It seems like half of the reviews for this book begin with some version of “what a weird book,” a sentiment that I absolutely echo. So strange. It doesn’t have quite the power and completeness of The Handmaid’s Tale, to which there are obvious thematic similarities, but what it lacks in depth, it makes up for in humor and heart (and, of course, “spiciness”). Take the first line, “I lift my skirt, pull aside the waistband of my underwear, and push my index finger in to test the sample.” What a beginning, eh?
Obviously inspired by other classic works, particularly The Time Machine, this novel is a decidedly Finnish take on dystopia, which apparently means that it’s really weird. It’s an interesting format, partly epistolary, with definitions and snippets of societal terms and examples. Some chapters feature letters written by the main character to her sister and the letters bring much of the novel’s heart. When the letters stop halfway through, something seems to be missing and the pace dips a bit until an exciting finale.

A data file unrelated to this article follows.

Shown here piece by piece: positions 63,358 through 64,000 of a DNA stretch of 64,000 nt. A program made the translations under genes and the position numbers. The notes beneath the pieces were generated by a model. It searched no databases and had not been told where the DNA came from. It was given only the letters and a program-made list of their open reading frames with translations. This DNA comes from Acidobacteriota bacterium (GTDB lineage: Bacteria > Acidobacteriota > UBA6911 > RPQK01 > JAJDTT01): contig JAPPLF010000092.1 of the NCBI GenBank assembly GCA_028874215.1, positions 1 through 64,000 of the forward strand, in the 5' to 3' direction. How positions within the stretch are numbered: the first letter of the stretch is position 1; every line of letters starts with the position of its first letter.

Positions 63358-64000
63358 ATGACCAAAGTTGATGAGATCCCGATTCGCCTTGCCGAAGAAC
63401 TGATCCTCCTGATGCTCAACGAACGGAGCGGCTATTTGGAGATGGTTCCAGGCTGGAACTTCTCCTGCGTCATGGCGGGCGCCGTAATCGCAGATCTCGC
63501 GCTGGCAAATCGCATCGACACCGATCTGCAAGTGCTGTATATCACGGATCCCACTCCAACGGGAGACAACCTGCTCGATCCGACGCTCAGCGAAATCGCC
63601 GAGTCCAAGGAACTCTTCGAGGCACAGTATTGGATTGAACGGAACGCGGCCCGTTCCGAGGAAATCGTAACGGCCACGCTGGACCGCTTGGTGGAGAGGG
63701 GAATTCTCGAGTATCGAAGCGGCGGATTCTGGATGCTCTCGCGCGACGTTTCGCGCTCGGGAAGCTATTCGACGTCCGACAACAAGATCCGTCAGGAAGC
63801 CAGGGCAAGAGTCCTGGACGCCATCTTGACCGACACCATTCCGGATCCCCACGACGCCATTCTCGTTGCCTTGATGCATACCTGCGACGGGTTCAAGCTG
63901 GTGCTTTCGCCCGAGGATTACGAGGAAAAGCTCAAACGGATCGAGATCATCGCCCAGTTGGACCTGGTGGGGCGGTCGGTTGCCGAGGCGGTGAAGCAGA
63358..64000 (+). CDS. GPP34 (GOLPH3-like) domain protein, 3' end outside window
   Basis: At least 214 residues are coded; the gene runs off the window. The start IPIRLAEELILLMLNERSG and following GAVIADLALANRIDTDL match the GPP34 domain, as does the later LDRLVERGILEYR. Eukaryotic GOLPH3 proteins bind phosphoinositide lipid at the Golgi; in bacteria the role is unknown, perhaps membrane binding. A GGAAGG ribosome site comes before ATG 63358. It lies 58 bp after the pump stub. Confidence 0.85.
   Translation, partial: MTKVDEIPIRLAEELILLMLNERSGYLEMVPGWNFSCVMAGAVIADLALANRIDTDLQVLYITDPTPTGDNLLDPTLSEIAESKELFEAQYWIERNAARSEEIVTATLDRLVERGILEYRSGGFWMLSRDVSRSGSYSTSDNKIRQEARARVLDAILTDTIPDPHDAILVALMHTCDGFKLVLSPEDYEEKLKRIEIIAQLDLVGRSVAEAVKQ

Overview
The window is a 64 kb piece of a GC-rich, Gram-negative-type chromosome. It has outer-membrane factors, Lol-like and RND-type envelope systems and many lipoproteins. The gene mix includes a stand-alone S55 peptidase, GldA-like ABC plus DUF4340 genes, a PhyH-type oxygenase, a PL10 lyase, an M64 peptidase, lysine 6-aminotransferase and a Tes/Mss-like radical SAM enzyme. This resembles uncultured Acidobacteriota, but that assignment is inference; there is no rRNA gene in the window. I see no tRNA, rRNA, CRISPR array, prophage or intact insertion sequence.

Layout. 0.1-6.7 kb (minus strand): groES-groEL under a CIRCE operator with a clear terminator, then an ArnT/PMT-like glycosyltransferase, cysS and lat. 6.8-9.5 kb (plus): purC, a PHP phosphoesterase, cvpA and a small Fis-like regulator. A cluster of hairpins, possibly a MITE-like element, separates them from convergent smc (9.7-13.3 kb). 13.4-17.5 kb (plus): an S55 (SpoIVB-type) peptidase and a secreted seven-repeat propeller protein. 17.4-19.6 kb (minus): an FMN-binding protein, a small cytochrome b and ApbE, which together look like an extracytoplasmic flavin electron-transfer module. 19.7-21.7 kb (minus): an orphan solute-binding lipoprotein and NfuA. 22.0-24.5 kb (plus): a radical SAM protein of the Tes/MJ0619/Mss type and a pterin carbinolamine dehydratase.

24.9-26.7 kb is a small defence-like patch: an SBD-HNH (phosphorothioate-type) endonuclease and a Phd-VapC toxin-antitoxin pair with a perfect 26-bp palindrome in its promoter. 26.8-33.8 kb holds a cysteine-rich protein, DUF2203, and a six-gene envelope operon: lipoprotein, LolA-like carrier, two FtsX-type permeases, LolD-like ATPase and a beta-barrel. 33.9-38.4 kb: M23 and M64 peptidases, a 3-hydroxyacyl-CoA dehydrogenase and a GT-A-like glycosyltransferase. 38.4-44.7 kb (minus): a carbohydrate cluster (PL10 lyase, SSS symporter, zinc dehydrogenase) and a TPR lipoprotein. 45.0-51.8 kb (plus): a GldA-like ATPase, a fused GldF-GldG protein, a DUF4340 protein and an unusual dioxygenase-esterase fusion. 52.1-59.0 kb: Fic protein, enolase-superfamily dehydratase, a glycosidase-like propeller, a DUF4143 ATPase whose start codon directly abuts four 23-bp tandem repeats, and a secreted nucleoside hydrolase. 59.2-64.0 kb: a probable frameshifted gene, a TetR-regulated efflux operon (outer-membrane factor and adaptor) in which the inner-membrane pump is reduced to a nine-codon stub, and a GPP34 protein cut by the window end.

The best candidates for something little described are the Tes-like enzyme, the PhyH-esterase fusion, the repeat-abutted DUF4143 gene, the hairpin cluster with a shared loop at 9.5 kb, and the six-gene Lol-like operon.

Again, it isn’t fleshed out quite as much at Atwood’s modern classic and the characterizations are not quite comprehensive enough to elicit a significant amount of sympathy, but it’s interesting – unique, even as it walks in the footsteps of greater novels. It’s worth a read. Lola Rogers, who translated the book from Finnish to English deserves a lot of praise for her work here as well.